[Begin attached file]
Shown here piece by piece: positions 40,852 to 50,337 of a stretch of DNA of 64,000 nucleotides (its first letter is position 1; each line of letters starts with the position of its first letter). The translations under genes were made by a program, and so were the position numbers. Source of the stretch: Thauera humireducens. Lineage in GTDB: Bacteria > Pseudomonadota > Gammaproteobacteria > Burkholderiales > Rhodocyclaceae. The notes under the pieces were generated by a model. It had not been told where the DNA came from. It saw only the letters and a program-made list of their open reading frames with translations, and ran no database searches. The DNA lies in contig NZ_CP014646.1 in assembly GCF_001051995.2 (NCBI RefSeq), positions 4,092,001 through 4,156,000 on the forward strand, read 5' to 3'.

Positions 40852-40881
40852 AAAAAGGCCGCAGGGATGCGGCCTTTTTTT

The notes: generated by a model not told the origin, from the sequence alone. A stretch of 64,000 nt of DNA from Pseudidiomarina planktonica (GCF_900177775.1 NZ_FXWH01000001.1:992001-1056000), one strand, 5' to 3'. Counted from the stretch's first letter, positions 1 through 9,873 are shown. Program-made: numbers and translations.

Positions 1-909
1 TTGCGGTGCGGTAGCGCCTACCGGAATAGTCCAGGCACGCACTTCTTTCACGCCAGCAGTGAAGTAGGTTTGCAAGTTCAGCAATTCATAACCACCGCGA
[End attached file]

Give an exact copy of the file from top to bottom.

Shown here piece by piece: positions 40,852 to 50,337 of a stretch of DNA of 64,000 nucleotides (its first letter is position 1; each line of letters starts with the position of its first letter). The translations under genes were made by a program, and so were the position numbers. Source of the stretch: Thauera humireducens. Lineage in GTDB: Bacteria > Pseudomonadota > Gammaproteobacteria > Burkholderiales > Rhodocyclaceae. The notes under the pieces were generated by a model. It had not been told where the DNA came from. It saw only the letters and a program-made list of their open reading frames with translations, and ran no database searches. The DNA lies in contig NZ_CP014646.1 in assembly GCF_001051995.2 (NCBI RefSeq), positions 4,092,001 through 4,156,000 on the forward strand, read 5' to 3'.

Positions 40852-40881
40852 AAAAAGGCCGCAGGGATGCGGCCTTTTTTT

The notes: generated by a model not told the origin, from the sequence alone. A stretch of 64,000 nt of DNA from Pseudidiomarina planktonica (GCF_900177775.1 NZ_FXWH01000001.1:992001-1056000), one strand, 5' to 3'. Counted from the stretch's first letter, positions 1 through 9,873 are shown. Program-made: numbers and translations.

Positions 1-909
1 TTGCGGTGCGGTAGCGCCTACCGGAATAGTCCAGGCACGCACTTCTTTCACGCCAGCAGTGAAGTAGGTTTGCAAGTTCAGCAATTCATAACCACCGCGA